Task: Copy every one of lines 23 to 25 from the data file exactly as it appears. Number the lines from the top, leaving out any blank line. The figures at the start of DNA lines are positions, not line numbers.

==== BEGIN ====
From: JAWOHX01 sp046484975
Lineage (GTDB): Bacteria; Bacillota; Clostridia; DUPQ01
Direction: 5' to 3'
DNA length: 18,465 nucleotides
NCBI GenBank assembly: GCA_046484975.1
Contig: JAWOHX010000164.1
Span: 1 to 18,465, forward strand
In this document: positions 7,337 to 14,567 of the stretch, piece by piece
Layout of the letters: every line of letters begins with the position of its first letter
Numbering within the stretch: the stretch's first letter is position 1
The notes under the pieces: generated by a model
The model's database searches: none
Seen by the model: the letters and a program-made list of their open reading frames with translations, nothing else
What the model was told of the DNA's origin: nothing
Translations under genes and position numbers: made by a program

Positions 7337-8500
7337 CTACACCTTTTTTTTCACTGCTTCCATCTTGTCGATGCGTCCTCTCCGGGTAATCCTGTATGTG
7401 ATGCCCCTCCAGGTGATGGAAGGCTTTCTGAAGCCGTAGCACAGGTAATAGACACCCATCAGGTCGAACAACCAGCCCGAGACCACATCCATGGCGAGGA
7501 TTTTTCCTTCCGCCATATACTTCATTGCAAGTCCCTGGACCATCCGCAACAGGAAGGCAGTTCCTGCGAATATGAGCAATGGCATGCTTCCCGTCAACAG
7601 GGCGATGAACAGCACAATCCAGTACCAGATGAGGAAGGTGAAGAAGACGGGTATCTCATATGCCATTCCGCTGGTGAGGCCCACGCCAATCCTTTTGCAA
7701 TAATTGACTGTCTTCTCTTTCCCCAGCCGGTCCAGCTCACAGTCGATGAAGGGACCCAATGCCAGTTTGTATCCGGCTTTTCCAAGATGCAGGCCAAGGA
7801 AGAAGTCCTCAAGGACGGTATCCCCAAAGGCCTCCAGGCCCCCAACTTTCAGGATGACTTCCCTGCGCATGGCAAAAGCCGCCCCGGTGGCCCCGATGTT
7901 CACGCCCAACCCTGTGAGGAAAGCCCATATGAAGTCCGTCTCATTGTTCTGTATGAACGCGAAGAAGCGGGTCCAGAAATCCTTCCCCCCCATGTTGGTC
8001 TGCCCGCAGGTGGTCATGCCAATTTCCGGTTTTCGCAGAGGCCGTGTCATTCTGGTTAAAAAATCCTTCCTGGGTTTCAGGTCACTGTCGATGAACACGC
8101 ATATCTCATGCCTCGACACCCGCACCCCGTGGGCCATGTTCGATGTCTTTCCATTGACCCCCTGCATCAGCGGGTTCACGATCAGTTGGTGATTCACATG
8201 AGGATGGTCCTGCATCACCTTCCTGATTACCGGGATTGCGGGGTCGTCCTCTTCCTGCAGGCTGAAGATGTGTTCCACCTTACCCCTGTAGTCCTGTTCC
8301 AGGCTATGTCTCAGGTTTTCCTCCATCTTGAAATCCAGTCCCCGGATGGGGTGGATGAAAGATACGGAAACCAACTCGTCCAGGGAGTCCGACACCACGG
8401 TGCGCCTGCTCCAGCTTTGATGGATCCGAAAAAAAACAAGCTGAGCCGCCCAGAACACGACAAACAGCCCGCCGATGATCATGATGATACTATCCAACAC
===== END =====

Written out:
7901 CACGCCCAACCCTGTGAGGAAAGCCCATATGAAGTCCGTCTCATTGTTCTGTATGAACGCGAAGAAGCGGGTCCAGAAATCCTTCCCCCCCATGTTGGTC
8001 TGCCCGCAGGTGGTCATGCCAATTTCCGGTTTTCGCAGAGGCCGTGTCATTCTGGTTAAAAAATCCTTCCTGGGTTTCAGGTCACTGTCGATGAACACGC
8101 ATATCTCATGCCTCGACACCCGCACCCCGTGGGCCATGTTCGATGTCTTTCCATTGACCCCCTGCATCAGCGGGTTCACGATCAGTTGGTGATTCACATG